Saturday is officially my free day. I was supposed to meet with a friend, but unfortunately, that didn't work out. Nevertheless, I took advantage of the moment to buy certain things for the house. Carrying a few grocery bags home however, proved to be an intolerable task.
Then God blessed me with a woman who offered me a seat on the overcrowded bus. But then, a woman and her child got on board and while I was ready to offer my seat (as is the culturally appropriate, and just straight up nice thing to do), a man stopped me and offered his. I rested comfortably the rest of the way home.
Got to thoroughly clean part of the house that has been abandoned in the past couple months. And as the motto of "Leave things better than how you found them" was repeated several times this week, I felt like it was my way of helping out.
Talked with the parents, then Cristian..
Started watching The Wolf of Wall Street, but as it was way too inappropriate, I switched it off. Some things in life are best left alone. I did read about the protagonist's real life, and it seems the movie was spot on when it comes to his endeavors. "Can't serve God and Mammon," kept coming to mind...
Today, the "good deeds" come to dropping off all the recyclables that have been accumulating in the house as well as paying the latest cell phone bill for everyone. We plan on switching services this week, therefore the earlier to pay off the debt, the better. Oh, and there was washing the house linens.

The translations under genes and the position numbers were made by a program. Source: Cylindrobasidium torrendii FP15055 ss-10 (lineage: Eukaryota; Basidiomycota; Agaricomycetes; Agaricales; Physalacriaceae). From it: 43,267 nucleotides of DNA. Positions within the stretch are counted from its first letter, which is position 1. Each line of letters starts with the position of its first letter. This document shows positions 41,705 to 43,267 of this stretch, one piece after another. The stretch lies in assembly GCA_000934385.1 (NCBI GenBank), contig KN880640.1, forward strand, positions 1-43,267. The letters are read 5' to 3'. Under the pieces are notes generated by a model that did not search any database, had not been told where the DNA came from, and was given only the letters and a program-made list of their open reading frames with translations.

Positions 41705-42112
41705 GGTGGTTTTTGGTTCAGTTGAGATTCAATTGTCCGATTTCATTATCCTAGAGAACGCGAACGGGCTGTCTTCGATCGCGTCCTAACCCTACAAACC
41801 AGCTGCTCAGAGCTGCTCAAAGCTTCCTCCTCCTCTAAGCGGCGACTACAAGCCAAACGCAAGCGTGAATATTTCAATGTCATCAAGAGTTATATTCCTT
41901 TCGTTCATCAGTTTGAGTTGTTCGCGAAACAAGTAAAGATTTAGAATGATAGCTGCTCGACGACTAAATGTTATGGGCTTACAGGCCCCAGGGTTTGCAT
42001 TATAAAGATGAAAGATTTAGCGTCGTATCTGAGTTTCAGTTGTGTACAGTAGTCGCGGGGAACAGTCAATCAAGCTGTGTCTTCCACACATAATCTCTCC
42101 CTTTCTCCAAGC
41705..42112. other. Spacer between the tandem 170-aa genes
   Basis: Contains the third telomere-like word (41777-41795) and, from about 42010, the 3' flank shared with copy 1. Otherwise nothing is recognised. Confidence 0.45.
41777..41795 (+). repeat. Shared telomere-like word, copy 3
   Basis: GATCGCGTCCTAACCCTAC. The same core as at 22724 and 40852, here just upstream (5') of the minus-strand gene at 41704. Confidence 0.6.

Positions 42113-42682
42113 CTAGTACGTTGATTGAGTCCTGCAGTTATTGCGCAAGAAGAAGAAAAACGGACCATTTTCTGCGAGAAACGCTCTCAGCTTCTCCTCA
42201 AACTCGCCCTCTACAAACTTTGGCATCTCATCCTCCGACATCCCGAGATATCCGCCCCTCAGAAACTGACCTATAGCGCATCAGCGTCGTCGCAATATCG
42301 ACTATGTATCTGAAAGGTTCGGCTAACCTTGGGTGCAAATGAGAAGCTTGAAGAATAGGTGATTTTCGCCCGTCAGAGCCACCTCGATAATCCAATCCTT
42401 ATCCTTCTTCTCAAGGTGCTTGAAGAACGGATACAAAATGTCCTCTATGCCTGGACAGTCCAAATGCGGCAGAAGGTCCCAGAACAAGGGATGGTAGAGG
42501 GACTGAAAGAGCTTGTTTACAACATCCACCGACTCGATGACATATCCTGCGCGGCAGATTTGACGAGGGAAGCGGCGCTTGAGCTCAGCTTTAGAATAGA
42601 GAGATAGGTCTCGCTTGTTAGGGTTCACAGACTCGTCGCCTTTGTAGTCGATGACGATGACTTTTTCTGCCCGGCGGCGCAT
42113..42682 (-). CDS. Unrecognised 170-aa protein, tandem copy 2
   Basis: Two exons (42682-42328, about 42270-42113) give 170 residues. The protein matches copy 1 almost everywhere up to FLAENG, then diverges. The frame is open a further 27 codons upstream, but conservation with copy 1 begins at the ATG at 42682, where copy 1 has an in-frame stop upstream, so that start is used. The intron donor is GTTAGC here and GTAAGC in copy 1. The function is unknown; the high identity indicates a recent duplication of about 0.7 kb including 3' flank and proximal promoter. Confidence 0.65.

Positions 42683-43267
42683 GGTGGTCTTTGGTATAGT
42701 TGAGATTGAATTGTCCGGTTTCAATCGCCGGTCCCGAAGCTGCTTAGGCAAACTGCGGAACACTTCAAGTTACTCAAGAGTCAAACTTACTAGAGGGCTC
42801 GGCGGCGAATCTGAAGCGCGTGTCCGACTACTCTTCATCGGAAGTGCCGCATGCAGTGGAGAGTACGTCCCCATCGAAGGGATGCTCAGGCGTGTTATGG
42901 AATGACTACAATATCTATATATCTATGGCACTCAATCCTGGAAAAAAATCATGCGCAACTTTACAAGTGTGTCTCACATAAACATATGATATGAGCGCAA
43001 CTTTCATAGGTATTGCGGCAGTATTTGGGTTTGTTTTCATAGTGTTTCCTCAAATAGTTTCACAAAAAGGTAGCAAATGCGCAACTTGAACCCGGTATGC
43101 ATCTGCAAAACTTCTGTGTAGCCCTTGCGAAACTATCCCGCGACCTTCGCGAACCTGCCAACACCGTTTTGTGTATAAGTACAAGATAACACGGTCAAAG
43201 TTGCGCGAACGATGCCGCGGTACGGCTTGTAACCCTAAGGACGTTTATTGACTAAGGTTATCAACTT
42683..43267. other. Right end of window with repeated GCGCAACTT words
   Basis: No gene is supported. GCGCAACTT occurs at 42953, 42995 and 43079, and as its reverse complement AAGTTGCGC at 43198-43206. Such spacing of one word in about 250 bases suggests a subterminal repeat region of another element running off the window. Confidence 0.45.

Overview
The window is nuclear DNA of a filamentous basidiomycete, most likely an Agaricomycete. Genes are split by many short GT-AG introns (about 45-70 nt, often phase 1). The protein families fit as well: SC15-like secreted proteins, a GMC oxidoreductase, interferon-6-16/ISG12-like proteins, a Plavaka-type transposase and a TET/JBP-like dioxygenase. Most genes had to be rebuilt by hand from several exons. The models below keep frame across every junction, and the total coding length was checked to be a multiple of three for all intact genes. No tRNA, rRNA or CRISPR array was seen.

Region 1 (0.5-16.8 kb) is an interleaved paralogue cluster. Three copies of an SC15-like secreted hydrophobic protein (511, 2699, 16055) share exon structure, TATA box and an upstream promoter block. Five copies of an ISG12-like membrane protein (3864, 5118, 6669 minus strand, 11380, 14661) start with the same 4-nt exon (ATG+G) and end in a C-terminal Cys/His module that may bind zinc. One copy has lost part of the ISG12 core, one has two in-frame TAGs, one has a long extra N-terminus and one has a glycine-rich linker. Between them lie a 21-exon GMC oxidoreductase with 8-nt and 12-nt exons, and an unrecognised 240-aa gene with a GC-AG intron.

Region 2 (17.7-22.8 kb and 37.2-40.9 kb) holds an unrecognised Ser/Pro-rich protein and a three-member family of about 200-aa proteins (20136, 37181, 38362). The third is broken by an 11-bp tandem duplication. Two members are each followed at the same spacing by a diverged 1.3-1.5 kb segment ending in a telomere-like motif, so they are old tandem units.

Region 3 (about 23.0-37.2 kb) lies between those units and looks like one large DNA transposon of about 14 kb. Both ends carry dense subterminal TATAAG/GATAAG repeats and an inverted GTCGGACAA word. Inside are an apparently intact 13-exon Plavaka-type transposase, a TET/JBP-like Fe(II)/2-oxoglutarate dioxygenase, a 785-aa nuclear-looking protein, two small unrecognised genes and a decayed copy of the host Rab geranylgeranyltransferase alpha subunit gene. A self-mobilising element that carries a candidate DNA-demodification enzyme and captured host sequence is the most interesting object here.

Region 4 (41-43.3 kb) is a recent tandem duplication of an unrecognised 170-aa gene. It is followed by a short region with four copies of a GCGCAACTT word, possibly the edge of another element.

Why do these details count? On Friday, the team talked about being stewards of our time. The teammate from Belgium talked about how he feels it appropriate to treat the mission work like a job; as if we need to clock in 30 or 40 hours a week in order to be faithful to those who are supporting us. The Argentine teammate talked about her busy schedule being her life, and not compartmentalized for things which are God's time, and things that aren't.
First, let's recognize the cultural differences in the treatment of time between the two. In a sense, both are right. In a sense, there are human fallibilities within them as well.
In the first one, we should consider how much time we are working. But our focus is not our supporters, our focus is God. We need to be faithful to him. At the same time, we are to be people of integrity, and recognize that money is helping us be here in the first place.
Personally, I lean toward the other perspective, but I see how some might take that in the wrong direction. One might give themselves too much personal time (free time), without feeling the urgency for the gospel.
And the final comment is to remember that certain everyday tasks from the States take longer here. Drying clothes depends on the weather. There is no dishwasher. No microwave. No carpet for which to use a vacuum. No car to get you to the shops/ministry locations/etc.
The temptation is to say that one way is better than the other. I even caught an Argentine complaining about "our" way of handling time. Rather, we should look at the advantages and disadvantages of both.
I just got back from mentor time with Andrea. Next comes church. I am continually trying to be fully present in these moments (and not distracted by work, wedding planning, etc.) to best utilize the time here.
love and chau!